Some people enjoy decorating Christmas trees. I hit the peak fun of putting up the tree at about age 7. Then the ‘been there, done that’ vibe took over. I enjoy having a tree, but I’m not so keen on decorating it, especially with the tedious chore of un-decorating it looming short weeks away.
My wife could do without a tree altogether. It seems she carries some childhood hang-up about bringing ‘nature’ indoors. Even bound tight with strands of electric lights, a tree brings her too close to the horrifying concept of camping. Five years ago she convinced me to buy an artificial tree ‘for emergencies.’ We’ve had a tree emergency every year since.
That’s not all her fault. I don’t miss the days of lashing shrubbery to top of the car and digging pine needles out of my socks. Until the boys complain about our lazy Christmas spirit, we’ll continue falling back on the emergency tree. Which brings us to another Christmas tree emergency:
Putting up a tree with boys of 7, 3, and 1 is a special brand of adventure. Forgive me in advance; I can’t do it justice.
Christmas tree lights are mostly made in China nowadays, which explains their sturdy construction. A strand of raw eggs would be more durable. As I unwind the strands, Big Man drags them, without regard for their precarious filaments, to the most convenient outlet, because plugging cords in and turning lights on are his greatest pleasures. No matter that he killed half the bulbs winding them around table legs on his journey.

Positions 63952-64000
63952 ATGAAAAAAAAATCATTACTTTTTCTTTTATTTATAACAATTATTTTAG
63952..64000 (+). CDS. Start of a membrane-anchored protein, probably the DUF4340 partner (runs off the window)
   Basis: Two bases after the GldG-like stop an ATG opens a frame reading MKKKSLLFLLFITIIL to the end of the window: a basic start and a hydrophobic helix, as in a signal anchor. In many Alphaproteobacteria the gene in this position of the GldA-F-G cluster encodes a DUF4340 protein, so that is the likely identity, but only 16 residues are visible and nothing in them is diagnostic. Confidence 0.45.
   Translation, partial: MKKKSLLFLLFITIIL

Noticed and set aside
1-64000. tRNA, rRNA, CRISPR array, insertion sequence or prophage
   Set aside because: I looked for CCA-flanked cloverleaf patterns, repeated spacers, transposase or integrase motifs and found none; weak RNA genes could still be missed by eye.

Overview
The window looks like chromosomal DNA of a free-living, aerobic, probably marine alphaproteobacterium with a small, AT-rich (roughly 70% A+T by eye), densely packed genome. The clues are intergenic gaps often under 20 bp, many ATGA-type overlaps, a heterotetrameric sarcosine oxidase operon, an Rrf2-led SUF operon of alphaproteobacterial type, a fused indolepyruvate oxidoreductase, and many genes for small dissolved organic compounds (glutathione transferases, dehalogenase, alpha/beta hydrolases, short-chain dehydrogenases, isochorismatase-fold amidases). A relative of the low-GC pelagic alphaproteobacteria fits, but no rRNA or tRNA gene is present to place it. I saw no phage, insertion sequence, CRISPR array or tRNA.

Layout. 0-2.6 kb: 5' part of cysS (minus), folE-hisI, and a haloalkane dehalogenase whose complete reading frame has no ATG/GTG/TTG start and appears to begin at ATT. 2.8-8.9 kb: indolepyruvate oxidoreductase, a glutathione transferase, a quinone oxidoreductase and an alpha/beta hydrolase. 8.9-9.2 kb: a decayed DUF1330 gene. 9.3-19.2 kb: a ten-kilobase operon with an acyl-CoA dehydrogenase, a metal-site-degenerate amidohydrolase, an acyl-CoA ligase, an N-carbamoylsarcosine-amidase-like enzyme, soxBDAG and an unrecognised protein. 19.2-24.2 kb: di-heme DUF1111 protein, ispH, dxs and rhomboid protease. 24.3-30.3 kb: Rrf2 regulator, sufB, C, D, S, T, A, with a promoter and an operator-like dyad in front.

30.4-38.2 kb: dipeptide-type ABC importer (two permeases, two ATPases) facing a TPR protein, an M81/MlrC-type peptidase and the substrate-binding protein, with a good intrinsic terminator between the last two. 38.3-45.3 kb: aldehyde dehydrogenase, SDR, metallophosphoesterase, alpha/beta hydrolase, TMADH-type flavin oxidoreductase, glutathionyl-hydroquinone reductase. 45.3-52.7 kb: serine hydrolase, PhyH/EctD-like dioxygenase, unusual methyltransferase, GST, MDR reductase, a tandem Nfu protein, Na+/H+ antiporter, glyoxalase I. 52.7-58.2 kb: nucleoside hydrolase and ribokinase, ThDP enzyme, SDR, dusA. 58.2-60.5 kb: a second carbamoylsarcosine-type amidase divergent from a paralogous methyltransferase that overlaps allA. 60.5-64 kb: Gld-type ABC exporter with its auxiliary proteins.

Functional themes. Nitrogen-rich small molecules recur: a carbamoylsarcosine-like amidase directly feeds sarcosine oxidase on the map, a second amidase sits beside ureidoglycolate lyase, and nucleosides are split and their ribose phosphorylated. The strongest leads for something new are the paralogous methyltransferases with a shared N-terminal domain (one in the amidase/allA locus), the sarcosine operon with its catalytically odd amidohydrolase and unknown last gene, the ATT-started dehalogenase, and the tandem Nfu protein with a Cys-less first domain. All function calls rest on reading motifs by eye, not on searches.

Buster tries to help, grabbing the opposite end of the strand and attempting to yank it away from his careless little brother. The strands work better for tug-of-wars than for lighting trees.
Big Brother helps me swap out bulbs to make complete, working strands. I tell him what color I want and he hands me a bulb. We make another complete strand and are about ready to start putting them up when I realize he hasn’t salvaged the remaining good lights from the half-dead strand. He cannibalized a complete strand I just made to provide me bulbs.
Meanwhile, Big Man and Buster want to tangle all the strands into a web.
I begin yelling, but a Christmas Angel stops me. The Spirit persuades me it would be more in keeping with the Season to pour myself a scotch. I always listen to Holy advice.
Somehow, we get the lights up. The boys attack the ornaments with a will, each eager to throw as many up as he can before they run out. Shiny things are hung two and three to a branch in the fervor. I let them run wild. I’ll spread the ornaments out later.
No, I won’t. Maybe it’s the bright light of Christmas in their eyes or maybe it’s the warm glaze of scotch in mine, but I realize this is their tree now. I’ll leave it just as they made it.